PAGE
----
In Colorado and elsewhere, that question has been answered with an effort to add a STEM designation to high school diplomas. There, teachers came together to help better recognize those students who were meeting state benchmarks when it came to workforce readiness in technology and computing. So STEM seals were born.

But the idea comes with some controversy. As Stephen Sawchuk of Education Week recently reported:

STEM endorsements are still so new overall that there are few insights on how they will play out on the ground for students—and whether the new credentials will come to signify anything of value to employers or colleges.

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Is the College Degree Outdated?

Many in the education community speak of the importance of a postsecondary education for all of today’s learners, and rightfully so. As young people make the transition from school to career, there are many important lessons, skills, and experiences that postsecondary education provides.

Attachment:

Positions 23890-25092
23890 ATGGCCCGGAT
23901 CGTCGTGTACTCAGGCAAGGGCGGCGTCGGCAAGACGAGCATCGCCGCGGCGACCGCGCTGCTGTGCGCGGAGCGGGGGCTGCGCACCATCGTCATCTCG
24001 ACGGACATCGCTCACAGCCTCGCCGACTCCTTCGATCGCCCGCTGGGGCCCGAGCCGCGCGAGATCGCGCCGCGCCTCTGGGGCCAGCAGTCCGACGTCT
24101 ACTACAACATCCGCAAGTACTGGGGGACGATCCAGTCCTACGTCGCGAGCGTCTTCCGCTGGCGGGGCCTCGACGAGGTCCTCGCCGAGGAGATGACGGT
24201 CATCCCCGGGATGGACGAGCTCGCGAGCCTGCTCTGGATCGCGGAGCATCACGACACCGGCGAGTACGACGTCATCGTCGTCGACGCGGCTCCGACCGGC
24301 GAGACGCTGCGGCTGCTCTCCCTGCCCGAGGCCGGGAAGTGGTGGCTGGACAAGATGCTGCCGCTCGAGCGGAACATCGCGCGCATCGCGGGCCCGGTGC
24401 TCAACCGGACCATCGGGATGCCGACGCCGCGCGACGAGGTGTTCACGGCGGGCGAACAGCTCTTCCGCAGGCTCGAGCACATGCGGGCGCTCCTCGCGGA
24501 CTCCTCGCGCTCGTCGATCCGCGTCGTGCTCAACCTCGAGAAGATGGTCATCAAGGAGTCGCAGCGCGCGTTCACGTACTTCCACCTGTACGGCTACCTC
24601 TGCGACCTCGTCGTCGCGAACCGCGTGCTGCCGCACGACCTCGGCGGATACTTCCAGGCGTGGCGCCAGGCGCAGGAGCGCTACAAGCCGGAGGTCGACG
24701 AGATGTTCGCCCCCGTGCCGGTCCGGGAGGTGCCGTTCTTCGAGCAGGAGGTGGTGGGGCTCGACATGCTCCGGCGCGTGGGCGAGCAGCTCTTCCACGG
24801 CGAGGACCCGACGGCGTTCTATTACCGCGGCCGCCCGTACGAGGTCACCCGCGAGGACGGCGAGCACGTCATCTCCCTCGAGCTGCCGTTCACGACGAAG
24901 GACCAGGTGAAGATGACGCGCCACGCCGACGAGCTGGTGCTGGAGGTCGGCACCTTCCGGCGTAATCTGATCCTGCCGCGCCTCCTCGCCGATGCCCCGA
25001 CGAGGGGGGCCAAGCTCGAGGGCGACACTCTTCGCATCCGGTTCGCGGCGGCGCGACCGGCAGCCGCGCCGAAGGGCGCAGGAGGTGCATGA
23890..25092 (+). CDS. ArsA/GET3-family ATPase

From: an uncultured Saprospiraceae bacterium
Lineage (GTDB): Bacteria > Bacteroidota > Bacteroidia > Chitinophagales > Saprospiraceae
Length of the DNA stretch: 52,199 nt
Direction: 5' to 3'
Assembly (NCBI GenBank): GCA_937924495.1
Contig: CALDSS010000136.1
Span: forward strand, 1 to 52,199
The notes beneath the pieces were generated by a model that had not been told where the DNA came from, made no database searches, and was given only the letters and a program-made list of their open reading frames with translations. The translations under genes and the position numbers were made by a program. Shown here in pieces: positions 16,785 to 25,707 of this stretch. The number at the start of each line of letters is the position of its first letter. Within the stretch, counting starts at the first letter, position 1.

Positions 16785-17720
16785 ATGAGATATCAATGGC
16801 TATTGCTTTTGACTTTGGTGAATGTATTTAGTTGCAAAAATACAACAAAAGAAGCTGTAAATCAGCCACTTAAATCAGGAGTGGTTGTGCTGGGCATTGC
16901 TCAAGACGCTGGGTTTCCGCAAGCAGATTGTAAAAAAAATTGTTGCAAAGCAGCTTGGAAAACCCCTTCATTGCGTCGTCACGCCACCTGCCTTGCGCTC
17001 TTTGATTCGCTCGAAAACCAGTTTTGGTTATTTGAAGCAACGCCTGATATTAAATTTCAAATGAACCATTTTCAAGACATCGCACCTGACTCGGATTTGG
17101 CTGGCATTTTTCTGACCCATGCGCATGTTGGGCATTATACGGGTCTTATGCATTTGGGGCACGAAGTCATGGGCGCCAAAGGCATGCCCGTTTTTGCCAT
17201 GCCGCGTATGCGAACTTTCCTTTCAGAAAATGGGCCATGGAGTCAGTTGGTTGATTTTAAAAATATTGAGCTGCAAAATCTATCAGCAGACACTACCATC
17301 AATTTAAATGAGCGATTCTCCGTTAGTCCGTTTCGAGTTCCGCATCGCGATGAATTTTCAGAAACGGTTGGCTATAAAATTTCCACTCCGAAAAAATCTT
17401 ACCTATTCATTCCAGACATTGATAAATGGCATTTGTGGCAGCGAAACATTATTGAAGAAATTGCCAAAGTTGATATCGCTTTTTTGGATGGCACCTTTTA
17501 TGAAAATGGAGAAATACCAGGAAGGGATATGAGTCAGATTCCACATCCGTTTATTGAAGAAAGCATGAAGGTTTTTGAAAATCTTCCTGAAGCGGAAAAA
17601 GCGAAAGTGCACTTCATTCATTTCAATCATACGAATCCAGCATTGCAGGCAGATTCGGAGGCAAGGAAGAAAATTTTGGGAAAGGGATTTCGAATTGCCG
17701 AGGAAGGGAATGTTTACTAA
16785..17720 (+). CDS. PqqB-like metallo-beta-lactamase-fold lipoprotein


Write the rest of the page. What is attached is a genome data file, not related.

It is important, though, to recognize that postsecondary education is not synonymous with a liberal arts college degree. As learners explore their interests and aptitudes and begin understanding the career pathways before them, a bachelor’s degree in a liberal arts discipline isn’t necessarily the key to future success.

The Hechinger Report recently explored this topic, as reporter Laura Pappano asked the question, “Is the college degree outdated?” In her piece, Pappano explored how many of today’s young people are recognizing that microcredentials, career certificates, and other forms of measureable educational attainment can make all the difference when moving from the student body to the workforce.